“Sometimes I would really like to change my personality but I can’t forget this f**king loss against Crystal Palace,” said Jurgen Klopp in the build-up to Liverpool’s Capital One Cup quarter-final. “If we had won that, I would say it was okay.”
Klopp’s perfectionism may make self-praise impossible, but he’s earned the compliments. With seven wins in his last eight matches, Liverpool’s new manager is doing more than “okay”. Southampton weren’t just beaten but pulverised, squashed flat by the weight of Liverpool’s positive energy.
The Capital One Cup is clearly Klopp’s lowest priority this season. He responded to questions over a weakened team with a simple response: “I have to think who is a bit more fresh.” Liverpool are fighting on four fronts, and the manager’s demand for high-intensity football with and without the ball makes fatigue a concern.
Klopp’s alterations looked to have handed Southampton the initiative, particularly when Sadio Mane headed home the opener after 39 seconds, the quickest goal in this season’s competition. Right-back Connor Randall looked helpless against Dusan Tadic, while Mane ran rings around Alberto Moreno.
Yet such is the confidence in Klopp’s squad – something references by both Nathaniel Clyne and Adam Lallana this week – that early setbacks do not faze them. By half-time Liverpool had one-and-a-half feet in the semi-final. By full-time they had trodden all over the toes, fingers and Wembley dreams of their opponents. Divock Origi had also become only the eighth player in as many years to score a hat-trick for Liverpool. Members of the club’s much-criticised transfer committee might have poured themselves a large one on Wednesday evening. Maybe it just needed the right manager.
Klopp has a force of personality that inevitably attracts the camera’s focus, but for once he was not Liverpool’s star attraction. That came from the return of England’s best finisher. Forget the Vardy verve, Daniel Sturridge is back.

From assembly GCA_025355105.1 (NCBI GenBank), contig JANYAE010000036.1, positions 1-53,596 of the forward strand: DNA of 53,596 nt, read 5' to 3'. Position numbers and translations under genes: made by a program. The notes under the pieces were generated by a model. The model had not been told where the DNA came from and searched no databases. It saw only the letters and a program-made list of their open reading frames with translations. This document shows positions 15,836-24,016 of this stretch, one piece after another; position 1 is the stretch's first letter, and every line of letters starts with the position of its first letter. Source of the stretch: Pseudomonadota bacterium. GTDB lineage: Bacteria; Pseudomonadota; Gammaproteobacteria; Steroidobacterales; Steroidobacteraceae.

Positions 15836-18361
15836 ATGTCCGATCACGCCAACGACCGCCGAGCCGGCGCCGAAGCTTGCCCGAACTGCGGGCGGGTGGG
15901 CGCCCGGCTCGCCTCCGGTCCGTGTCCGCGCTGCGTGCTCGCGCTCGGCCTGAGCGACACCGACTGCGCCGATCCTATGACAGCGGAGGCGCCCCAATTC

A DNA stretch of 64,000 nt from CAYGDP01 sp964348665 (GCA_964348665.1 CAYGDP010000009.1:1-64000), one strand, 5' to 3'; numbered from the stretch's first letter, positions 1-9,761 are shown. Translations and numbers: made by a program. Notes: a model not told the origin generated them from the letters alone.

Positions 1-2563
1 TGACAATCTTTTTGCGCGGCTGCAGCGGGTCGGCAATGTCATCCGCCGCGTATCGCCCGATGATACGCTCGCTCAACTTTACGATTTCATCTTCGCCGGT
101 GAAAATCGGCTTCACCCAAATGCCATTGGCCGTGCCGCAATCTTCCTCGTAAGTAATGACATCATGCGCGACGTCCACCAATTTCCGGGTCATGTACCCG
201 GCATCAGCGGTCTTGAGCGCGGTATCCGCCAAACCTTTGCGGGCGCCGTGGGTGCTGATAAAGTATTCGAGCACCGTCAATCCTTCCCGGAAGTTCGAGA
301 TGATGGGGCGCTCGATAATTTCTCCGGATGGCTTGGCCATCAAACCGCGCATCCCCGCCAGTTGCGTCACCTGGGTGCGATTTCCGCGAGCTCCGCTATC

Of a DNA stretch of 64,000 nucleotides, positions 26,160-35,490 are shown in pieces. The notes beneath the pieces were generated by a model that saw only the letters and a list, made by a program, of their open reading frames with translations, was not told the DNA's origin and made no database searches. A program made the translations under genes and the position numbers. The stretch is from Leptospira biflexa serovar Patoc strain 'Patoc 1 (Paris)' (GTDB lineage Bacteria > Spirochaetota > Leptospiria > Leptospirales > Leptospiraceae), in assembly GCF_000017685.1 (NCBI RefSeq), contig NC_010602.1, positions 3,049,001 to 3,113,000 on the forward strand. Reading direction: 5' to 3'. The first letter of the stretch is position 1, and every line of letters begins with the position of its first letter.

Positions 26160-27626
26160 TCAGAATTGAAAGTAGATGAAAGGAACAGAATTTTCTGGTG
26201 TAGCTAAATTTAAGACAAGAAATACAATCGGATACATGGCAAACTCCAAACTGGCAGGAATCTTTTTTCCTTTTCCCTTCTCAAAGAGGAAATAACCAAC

That last statement must now come with a caveat, of course. Sturridge has missed over 70 matches through injury since arriving at Anfield, and his recent absence from Liverpool’s Europa League game against Bordeaux led to a frank admission from Klopp: “With his injury history, someone who has had 20 injuries, you cannot be treated like a normal player.”
At St Mary’s, we saw further evidence to support that view. Sturridge is indeed not a “normal player”, though not quite in the way Klopp meant. He is a phenomenal finisher, one of Europe’s best forwards when fit. Southampton conceded the 43rd and 44th goals of Sturridge’s Liverpool career, and he’s only started 59 matches. As one wag pointed out, he’s also scored more domestic goals this season than Wayne Rooney, despite living in a hospital.
“Now I know what everybody was talking about with him,” Klopp joked after the game. “I’ve finally seen it live.”
The conventional wisdom is that absence makes the heart grow fonder, but with Sturridge it makes him easy to overlook. The quality of his goals and movement is startling, accentuated by his ability to click into fourth gear from a standing start after injury. Goodness we’ve missed him.
This is why Liverpool keep the faith. Sturridge is like the absent father who turns up once every two months but then takes you to a theme park, buys you three ice creams and lets you stay up past your normal bedtime. The potential highs are thrilling enough to take you through the void, no matter how bleak those lows seem.
For now, however, thoughts of bleakness in this midwinter could not be further from the minds of Liverpool supporters. Two months after the sacking of Brendan Rodgers, we already have emphatic vindication for twist over stick. Jurgen Klopp may have talked about long-term improvement over quick gains when he arrived, but Liverpool are the Premier League’s feel-good team. It already feels like something special is building.